The origin of the ancient religion of China is unknown, and the faith has been handed down from generation to generation from periods many centuries B.C. It is based on the belief that the Universe was ruled by Divinities arranged in three groups, one ruling the heavens, the second the earth, (having dominion over mountains,) streams, and vegetation, and the third ruling the affairs of mankind. Illustration No. 21, Plate I is a Talisman that had its origin at this period, and was given to the Emperor Fu-hsi, the founder of the Chinese Empire, by a mystical dragon horse which rose from the waters of the Yellow River about 2800 B.C. These Trigrams, known as Pa-kwa, formed the basis of the written characters introduced by this wise Emperor. They are familiar to all Chinese, being worn as a Talisman for long life and to ward off evil influences. The Talisman is made of all sizes and shapes, from large ones on boards, one or two feet square, down to tiny medals for personal wear, no larger than a sixpence. It is also frequently used in circular form, as shown in the central part of the Bat Talisman (No. 20, Plate I), and is known as Tho, the symbol of longevity. The Pa-kwa Trigrams are based upon the ancient theory of the Yang Yin, or two first causes, indicated by the circular figure divided by a spiral line in the centre of the Talisman into two equal gadroons, which represent the Creative principle in its masculine and feminine manifestations; the active principle being Yang, and the passive Yin. This symbol also represents Heaven and Earth, Sun and Moon, Light and Darkness, and everything that is in contrast, or positive and negative.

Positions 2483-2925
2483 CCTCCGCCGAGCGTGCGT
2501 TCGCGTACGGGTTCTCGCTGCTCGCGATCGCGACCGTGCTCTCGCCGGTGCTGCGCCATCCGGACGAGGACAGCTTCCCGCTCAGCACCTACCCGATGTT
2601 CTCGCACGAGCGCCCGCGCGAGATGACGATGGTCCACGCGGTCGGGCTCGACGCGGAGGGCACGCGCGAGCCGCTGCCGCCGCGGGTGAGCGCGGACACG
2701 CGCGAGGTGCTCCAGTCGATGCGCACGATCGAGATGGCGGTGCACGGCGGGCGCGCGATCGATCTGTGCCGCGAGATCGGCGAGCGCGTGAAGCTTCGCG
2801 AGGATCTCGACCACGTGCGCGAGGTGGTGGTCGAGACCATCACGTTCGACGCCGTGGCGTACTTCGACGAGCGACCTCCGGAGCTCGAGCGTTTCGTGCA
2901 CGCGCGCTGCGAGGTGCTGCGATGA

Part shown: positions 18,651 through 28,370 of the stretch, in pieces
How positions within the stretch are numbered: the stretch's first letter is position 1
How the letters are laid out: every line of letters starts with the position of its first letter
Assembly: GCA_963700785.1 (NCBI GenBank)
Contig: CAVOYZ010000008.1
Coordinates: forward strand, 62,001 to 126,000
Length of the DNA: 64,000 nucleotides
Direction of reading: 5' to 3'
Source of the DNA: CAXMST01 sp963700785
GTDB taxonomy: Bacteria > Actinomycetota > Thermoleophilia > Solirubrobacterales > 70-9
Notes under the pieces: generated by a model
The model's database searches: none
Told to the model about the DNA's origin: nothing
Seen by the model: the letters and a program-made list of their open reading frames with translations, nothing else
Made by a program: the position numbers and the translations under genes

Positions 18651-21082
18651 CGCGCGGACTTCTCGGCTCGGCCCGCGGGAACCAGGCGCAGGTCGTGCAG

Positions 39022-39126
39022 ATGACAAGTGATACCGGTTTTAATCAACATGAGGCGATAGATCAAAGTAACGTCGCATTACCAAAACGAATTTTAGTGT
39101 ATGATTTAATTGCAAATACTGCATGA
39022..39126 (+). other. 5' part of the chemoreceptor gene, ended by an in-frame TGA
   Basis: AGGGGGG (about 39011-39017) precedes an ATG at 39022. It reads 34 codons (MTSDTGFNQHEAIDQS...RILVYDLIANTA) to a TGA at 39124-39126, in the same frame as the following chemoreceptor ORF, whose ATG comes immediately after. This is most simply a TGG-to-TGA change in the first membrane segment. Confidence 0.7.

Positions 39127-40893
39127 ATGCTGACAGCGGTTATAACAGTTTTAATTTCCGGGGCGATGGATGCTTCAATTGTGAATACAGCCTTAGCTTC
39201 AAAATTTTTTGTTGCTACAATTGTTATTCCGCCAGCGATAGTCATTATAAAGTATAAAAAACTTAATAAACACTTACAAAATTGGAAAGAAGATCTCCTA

The whole lines in the figures are described as strong in contrast to the short-divided lines, which are weak, the whole representing the two forms of subtle matter which forms the composition of all things. This Talisman is also a favourite in Japan and Thibet.
Confucianism, advocating the fulfilment of all duties to the utmost of one's power, in accordance with the position in life, socially and officially, ranging from the love of the child for his father to the Emperor's responsibility for his people's welfare, is still firmly believed in at the present time; and the Talisman of the five bats, the Weefuh, is for the five great happinesses that all men desire, Luck, Wealth, Longevity, Health, and Peace. The five bats are frequently used alone, but sometimes, as in Illustration No. 20, Plate I, the Trigrams, or some other symbol, is used in conjunction.
Two Bats signify good wishes; a Goose is depicted as a Talisman for domestic felicity, and a Deer for success and honour in study; a Stork, or Pine Tree, and a fabulous Peach which takes a thousand years in ripening, for longevity and good fortune. Another graceful way of wishing a guest good luck is to depict one of these symbols, or a lucky sentence, at the bottom of his tea-cup, such as "May your happiness know no bounds," enclosed by a border of the five bats.